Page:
The British Columbia government released details of a permanent paid sick leave program.
All workers in B.C. will be eligible for five days of sick pay as of Jan. 1, the province announced Wednesday. Businesses will be legally required to provide the days to their employees.
“Beginning in the new year, workers will no longer lose pay for making the responsible choice of taking a sick day,” Premier John Horgan said.
“The pandemic has highlighted that when workers don’t have paid sick leave, it’s bad for them, it’s bad for their coworkers and it’s bad for their employers.”
In May, the province gave all workers up to three days of paid sick leave to support those affected by COVID-19 until Dec. 31.
At the time, Labour Minister Harry Bains said the number of sick days under a permanent program would be determined through consultation.
The BC Federation of Labour advocated for 10 days of leave, arguing that other OECD countries like Australia, New Zealand and Sweden meet that bar or surpass it.
Horgan’s government settled on five days after assessing the impacts of the province’s temporary three-day program.
About half of B.C. employees do not have access to paid sick leave.
During a two-month period at the height of the pandemic, workplace outbreaks led to nearly 200 businesses being shut down in the Fraser Health region alone.
An evaluation of the temporary program, which allowed for sick days for any COVID-19 symptom, found that most workers did not need additional sick days on top of what was already provided.
A survey also found 98 per cent of businesses felt that workers did not abuse the paid sick leave program.
Feedback from the workplaces that already provide paid sick leave found that most workers take between zero and five days of sick leave each year.
“Many of the people who lack paid sick leave are the same workers we depended on most during the pandemic,” Bains said.
“Lower-wage workers who help us get our groceries, prepare our food at restaurants, and make sure we have the services we need deserve a basic protection like paid sick leave.”
The Canadian Federation of Independent Business (CFIB) president Dan Kelly says the decision from the BC government to implement five days of permanent paid sick days is tone-deaf to the realities small businesses are facing.
Recent CFIB survey results show local businesses are in no position to afford this new program set to come into effect with only 38 days’ notice on January 1, 2022.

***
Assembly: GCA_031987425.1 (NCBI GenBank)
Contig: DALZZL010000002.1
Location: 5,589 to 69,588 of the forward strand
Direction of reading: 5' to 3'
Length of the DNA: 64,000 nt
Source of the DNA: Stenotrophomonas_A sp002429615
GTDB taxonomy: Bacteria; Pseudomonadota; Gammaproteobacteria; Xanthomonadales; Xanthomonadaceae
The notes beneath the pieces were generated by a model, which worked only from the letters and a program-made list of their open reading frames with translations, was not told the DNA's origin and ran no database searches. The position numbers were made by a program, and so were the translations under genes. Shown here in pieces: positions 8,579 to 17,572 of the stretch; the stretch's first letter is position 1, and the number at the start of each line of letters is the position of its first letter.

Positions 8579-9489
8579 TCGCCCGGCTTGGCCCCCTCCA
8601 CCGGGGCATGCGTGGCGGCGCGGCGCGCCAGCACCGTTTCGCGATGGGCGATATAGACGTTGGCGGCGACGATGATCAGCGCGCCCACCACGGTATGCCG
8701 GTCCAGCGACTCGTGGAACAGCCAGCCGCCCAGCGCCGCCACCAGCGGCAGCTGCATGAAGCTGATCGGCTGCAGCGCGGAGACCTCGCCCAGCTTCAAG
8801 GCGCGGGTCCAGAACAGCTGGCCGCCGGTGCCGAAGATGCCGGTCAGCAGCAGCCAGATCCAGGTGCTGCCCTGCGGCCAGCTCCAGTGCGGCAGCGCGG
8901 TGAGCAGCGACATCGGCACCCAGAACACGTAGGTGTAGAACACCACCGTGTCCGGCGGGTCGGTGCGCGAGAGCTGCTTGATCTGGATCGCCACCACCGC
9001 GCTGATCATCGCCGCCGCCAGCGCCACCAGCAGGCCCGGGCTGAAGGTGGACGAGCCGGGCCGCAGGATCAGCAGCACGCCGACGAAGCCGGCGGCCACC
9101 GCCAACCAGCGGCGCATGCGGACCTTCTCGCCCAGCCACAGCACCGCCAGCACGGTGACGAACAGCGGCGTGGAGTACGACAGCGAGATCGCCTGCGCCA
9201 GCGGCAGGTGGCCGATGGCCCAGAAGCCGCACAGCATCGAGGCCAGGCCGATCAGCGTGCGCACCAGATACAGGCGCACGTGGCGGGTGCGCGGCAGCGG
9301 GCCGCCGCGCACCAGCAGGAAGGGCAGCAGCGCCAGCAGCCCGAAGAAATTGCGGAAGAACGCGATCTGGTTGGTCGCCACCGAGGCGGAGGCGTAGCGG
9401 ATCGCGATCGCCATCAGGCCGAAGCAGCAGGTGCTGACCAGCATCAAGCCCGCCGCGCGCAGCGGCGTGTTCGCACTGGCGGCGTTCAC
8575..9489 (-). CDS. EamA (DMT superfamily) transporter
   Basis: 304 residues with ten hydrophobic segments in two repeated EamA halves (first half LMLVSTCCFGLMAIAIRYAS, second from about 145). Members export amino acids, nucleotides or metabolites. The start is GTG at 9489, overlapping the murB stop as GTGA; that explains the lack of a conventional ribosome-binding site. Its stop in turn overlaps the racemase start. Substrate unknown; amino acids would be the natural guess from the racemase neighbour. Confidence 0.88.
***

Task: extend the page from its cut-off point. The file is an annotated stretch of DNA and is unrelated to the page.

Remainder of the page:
“We are disappointed the BC government has not acknowledged or taken into consideration the challenges and realities struggling small business are facing and call on the government to offset these new costs immediately,” Kelly said.
“All of this is coming at a time when the average BC small business is carrying $129,348 in COVID-19 related debt and estimates it will take around 21 months to fully recover from the impacts of the pandemic.”
On the flip side, major labour groups are saying the measures do not go far enough.
The B.C. Federation of Labour was advocating for at least a minimum of 10 paid sick days per year.
“This is an important achievement for public health and safer workplaces,” BC fed president Laird Cronk said.
“But we’re disappointed that it’s only half the 10-day standard that science supports and that is the overwhelming preference of British Columbians.”
The B.C. government said it also made the decision with small businesses in mind, considering businesses will pick up the cost after many struggled through COVID-19 impacts.
The province looked at jurisdictions with mandated paid sick leave, including Australia, New Zealand and several European countries, and said experience there showed the cost increases for most employers were less than expected.
They also experienced significant benefits, including increased productivity and retention of trained staff, reduced risks of injury, improved morale, and increased participation in the labour force.
The five days will be the most offered by any provincial government. Quebec offers two days and Prince Edward Island offers one.
The federal government has mandated 10 days of sick leave for all workers in federally regulated workplaces and has promised to pass that legislation by the end of the year.
– With files from Simon Little and The Canadian Press